In the real world, this translates into a car that handles its outsized proportions remarkably well. The rear-biased all-wheel drive and adjustable suspension settings allow for more enthusiastic driving than you'd ever think possible. However, the GTC Speed never inspires you to treat it as anything other than an incredibly fast touring car.
The steering is on the light side and not as communicative as that of an Aston Martin DBS, let alone a Ferrari California or some other Italian exotic. The GTC Speed never lets you forget that you're piloting an enormous craft, and substantial bumps will reveal some cowl shake and a less-than-ironclad structure. But if you limit yourself to sun-washed stretches of coast you'll find that few conveyances match the GTC Speed for top-down motoring.
Lower the beautifully lined soft top, erect the folding wind deflector over the backseat, raise the windows and marvel at how little noise and air infiltrate the Bentley's cabin. At 75 mph, you'll find your hair fussed no more than if the air-conditioning were turned to max. Because wind noise is so limited, you'll find yourself noticing road noise more than in other convertibles. With the top up, you'll be hard-pressed to find a quieter soft-top convertible.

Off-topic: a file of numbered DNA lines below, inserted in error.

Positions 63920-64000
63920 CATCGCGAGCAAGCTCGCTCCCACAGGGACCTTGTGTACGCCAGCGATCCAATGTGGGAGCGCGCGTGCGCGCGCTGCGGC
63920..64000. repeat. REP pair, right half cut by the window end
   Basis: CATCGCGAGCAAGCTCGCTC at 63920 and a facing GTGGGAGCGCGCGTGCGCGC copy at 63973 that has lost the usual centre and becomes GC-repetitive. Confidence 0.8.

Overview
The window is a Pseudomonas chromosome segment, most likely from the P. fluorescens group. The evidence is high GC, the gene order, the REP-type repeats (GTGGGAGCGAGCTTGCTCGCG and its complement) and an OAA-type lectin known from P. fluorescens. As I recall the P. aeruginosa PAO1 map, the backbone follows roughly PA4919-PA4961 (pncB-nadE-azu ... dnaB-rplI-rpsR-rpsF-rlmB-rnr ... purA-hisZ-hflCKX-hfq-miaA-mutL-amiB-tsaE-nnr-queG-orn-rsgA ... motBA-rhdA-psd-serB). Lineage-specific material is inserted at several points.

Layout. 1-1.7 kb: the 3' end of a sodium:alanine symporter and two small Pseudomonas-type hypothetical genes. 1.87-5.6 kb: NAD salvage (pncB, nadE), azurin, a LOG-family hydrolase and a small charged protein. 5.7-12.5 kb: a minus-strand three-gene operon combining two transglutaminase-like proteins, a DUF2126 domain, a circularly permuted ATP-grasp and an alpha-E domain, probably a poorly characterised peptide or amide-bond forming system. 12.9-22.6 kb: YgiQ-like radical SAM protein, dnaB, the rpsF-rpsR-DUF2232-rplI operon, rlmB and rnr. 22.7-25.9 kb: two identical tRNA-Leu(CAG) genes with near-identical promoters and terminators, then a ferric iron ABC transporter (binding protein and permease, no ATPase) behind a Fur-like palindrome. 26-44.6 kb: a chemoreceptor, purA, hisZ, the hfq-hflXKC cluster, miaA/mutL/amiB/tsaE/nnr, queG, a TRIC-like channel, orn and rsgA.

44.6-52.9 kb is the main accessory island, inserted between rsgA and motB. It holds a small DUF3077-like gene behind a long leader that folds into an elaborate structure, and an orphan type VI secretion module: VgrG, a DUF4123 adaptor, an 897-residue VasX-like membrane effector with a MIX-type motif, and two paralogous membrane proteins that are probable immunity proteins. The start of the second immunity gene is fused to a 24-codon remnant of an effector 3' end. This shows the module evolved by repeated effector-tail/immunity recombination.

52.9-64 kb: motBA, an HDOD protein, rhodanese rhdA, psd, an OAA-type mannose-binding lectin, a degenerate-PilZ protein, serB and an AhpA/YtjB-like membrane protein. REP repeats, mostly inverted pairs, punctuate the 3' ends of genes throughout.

The adjustable self-leveling air suspension constantly monitors ride height and damping depending on road conditions to provide the best ride possible. There are four driver-selectable programs that vary firmness for sportier driving, but the difference between them is minimal and none provide the sort of jarring, track-ready ride experienced in more dedicated sport-tuned adjustable suspensions (Porsches, for example). While the adjustable suspension improves handling, it doesn't do so at the expense of ride comfort.
Given the Continental's imposing dimensions, it's no surprise that it has one of the most spacious convertible interiors. Still, taller drivers will need to scoot their seat forward in order to accommodate folks in the otherwise comfortable backseat. Those in front likely won't mind much, as their beautifully shaped seats provide adjustable thigh extension, multilevel heating and an optional massage function. There's no seat cooling, perhaps because that would've required punching air holes in the buttery-soft leather.
In grand British tradition, the Continental GTC Speed is ergonomically challenged, although it's actually the Germans' fault this time. The antiquated electronics interface sourced from parent company Volkswagen features an LCD screen mostly controlled by two flawed interfaces: the adjacent buttons that line up with screen icons (which you'll want to press directly, but can't) and a large control knob with limited function that you'll wish would do more (like BMW's iDrive).